The only piece of good news for Sebastian Vettel after his first-lap retirement in Singapore was this: At least he took his team mate out with him.
Kimi Raikkonen’s third no-score of the season means he is now 125 points behind the championship leader. It’s therefore highly likely he will be mathematically out of contention after the next race.
Raikkonen’s chances of winning the title this year are already unrealistically slim. But if he doesn’t out-score Lewis Hamilton by at least one point in Malaysia they will become zero.
The end of Raikkonen’s title chances will make him a more useful ally in Vettel’s fight against Mercedes. Raikkonen confirmed in Azerbaijan he will help Vettel’s cause “when I don’t have a chance mathematically any more to fight for the championship”.
Arguably he’s already proved useful on at least two occasions this year: he was eased aside in Monaco to help Vettel win and provided a valuable buffer to Hamilton in Hungary while Vettel grappled with wonky steering. But he has been allowed to fight his own race up to a point. But once his title hopes are over Ferrari will be able to plan the tactics for their number two driver around how he can best help their only remaining title contender.
Mercedes are not yet in a position to do the same with Bottas. His deficit to Hamilton is less than half what Raikkonen’s is, so it could be several races yet before they are ready to.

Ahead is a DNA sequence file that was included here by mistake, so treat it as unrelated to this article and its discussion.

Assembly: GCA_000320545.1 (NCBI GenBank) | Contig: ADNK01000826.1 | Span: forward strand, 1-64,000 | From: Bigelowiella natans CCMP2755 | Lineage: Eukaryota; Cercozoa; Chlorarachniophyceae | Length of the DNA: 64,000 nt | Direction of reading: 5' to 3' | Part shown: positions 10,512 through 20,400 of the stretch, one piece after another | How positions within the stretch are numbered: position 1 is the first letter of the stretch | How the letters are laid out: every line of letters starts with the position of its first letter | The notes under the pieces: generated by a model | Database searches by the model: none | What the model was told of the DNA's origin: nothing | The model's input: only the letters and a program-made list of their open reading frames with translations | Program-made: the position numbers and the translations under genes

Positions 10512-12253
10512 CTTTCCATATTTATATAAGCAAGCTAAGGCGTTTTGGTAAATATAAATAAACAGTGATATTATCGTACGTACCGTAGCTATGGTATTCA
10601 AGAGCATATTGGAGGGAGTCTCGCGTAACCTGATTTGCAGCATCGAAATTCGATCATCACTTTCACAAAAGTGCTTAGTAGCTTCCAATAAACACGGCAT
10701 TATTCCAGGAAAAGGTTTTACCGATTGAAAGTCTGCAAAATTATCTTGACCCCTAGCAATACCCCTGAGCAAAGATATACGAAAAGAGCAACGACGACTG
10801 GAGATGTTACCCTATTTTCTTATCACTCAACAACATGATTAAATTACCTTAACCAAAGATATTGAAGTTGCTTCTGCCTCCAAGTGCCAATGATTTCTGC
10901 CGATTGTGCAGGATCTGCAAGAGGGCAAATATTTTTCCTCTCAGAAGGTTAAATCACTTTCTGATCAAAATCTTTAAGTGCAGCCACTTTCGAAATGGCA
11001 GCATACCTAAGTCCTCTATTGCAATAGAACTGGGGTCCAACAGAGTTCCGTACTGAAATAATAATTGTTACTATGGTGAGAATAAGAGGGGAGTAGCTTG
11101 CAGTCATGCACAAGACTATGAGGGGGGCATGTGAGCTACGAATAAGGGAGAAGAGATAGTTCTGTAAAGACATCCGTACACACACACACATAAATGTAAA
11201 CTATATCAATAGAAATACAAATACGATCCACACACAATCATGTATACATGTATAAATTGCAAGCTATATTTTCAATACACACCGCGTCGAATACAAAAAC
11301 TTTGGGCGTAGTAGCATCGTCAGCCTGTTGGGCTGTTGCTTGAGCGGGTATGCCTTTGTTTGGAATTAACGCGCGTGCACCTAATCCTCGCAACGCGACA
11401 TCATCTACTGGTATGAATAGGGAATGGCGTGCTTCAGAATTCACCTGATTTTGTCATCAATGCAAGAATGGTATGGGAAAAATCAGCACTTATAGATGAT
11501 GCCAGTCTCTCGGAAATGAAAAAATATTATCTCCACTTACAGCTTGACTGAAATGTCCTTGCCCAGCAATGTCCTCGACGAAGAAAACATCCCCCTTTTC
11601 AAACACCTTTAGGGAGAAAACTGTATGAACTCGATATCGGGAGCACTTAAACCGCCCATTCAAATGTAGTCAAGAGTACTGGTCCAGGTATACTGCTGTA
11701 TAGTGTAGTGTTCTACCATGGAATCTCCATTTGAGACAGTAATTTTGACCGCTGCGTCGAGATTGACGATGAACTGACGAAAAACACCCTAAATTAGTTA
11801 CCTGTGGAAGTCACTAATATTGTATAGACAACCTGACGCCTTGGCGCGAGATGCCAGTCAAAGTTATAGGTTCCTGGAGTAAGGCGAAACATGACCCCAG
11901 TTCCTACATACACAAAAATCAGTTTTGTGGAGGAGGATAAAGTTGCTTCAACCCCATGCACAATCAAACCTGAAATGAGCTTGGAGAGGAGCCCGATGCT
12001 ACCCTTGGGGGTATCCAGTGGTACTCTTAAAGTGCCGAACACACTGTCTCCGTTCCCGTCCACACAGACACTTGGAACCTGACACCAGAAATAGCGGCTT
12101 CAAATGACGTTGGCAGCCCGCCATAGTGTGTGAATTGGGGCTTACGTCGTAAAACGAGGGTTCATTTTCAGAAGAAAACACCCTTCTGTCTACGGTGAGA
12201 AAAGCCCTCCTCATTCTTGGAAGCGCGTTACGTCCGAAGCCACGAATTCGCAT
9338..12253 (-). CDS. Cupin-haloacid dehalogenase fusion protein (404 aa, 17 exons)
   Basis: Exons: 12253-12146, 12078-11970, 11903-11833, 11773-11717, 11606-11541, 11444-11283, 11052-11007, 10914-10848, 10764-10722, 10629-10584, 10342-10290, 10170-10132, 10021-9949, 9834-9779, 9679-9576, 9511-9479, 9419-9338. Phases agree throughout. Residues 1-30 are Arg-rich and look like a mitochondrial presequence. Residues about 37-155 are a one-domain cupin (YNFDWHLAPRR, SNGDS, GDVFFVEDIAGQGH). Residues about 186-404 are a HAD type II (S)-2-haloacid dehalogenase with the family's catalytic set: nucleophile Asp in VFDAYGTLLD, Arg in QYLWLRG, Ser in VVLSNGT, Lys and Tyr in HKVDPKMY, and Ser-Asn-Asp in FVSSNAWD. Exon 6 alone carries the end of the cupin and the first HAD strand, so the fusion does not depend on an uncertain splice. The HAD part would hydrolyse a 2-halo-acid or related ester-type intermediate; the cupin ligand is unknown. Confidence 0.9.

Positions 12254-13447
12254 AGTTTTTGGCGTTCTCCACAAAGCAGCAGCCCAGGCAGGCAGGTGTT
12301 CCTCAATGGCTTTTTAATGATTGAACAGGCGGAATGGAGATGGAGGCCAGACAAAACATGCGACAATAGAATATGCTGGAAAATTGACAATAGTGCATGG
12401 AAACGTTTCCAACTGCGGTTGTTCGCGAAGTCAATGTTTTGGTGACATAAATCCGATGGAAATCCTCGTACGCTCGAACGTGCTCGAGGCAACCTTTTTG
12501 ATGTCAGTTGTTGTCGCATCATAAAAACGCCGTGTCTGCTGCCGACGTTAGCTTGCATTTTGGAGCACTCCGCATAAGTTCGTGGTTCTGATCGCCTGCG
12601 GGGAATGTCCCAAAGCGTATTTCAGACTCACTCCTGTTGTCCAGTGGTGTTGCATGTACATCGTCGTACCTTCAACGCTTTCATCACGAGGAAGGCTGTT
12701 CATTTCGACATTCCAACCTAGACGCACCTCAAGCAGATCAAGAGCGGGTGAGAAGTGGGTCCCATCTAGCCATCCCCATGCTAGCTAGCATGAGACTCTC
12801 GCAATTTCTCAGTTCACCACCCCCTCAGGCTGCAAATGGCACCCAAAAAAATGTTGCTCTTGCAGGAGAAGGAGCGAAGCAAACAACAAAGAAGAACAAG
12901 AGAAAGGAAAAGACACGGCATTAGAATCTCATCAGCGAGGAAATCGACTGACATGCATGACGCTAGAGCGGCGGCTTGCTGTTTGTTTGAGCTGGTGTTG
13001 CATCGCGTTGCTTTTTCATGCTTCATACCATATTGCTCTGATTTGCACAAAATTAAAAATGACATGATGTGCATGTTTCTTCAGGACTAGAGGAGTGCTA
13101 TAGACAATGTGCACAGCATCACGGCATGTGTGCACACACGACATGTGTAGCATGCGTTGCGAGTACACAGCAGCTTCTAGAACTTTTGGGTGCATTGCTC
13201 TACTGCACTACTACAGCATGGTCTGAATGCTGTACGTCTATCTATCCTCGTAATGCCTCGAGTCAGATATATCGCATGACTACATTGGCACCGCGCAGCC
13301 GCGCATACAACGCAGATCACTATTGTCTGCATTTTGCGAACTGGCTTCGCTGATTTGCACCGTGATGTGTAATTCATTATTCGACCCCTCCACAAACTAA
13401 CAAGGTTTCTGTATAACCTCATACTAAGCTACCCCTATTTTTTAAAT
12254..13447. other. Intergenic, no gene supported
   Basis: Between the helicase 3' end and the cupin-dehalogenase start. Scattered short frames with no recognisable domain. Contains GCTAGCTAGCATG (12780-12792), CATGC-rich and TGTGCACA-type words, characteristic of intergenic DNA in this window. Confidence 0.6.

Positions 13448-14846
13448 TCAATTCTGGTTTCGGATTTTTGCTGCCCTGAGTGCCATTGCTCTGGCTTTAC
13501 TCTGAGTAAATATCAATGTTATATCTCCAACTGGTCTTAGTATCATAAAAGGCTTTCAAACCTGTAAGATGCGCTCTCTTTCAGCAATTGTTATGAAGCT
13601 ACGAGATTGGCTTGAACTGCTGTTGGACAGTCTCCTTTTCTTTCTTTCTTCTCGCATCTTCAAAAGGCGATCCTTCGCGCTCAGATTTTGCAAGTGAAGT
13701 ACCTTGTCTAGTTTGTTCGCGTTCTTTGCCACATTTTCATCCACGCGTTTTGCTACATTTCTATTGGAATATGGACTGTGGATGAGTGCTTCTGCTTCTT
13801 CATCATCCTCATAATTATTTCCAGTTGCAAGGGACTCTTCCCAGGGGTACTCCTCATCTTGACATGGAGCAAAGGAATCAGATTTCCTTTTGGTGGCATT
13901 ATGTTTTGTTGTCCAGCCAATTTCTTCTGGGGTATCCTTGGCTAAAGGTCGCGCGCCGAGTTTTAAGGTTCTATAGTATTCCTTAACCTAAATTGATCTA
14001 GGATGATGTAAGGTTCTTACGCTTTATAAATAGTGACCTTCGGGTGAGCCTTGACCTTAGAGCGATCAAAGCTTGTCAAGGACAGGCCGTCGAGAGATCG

This is not to say Bottas hasn’t been useful to Hamilton’s championship chances. Raikkonen has only finished in front of Hamilton, depriving him of valuable points, on three occasions. Bottas has done the same to Vettel twice as many times. And the effect has been even greater at Mercedes: Raikkonen has taken eight points off Hamilton whereas Bottas has deprived Vettel of 25 – more than three times as many. But the fact Bottas has been more competitive than Raikkonen means he has also taken points off Hamilton too.
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Raikkonen’s usefulness to Vettel will increase once his title hopes are over. Ferrari have no qualms about exploiting their number two driver to the fullest when only one of their drivers has a chance to win the title. This is the team which once deliberately incurred a gearbox penalty on one of its cars to move the other one into a better grid position.
Singapore was Ferrari’s best chance to score another one-two finish before the end of the season. Vettel should have gone to Malaysia back in the lead of the drivers’ championship.
Will having Raikkonen as his wing-man be the boost Vettel needs to overcome Mercedes’ expected performance advantage over the remaining rounds?
In Spa Ferrari opportunistically tried to use Raikkonen to delay Hamilton after the Mercedes driver had pitted. Once his title hopes are over they may push this further, planning Raikkonen’s entire strategies around how to delay Hamilton and help Vettel. And of course in any situations where Raikkonen finds himself running ahead of Vettel he can expected a swift instruction to move aside.
The championship battle has moved into a new phase. Vettel is now the hunter instead of the hunted. But after Malaysia there is likely to be more than one car on track with the expressed goal of trying to win the title for him.
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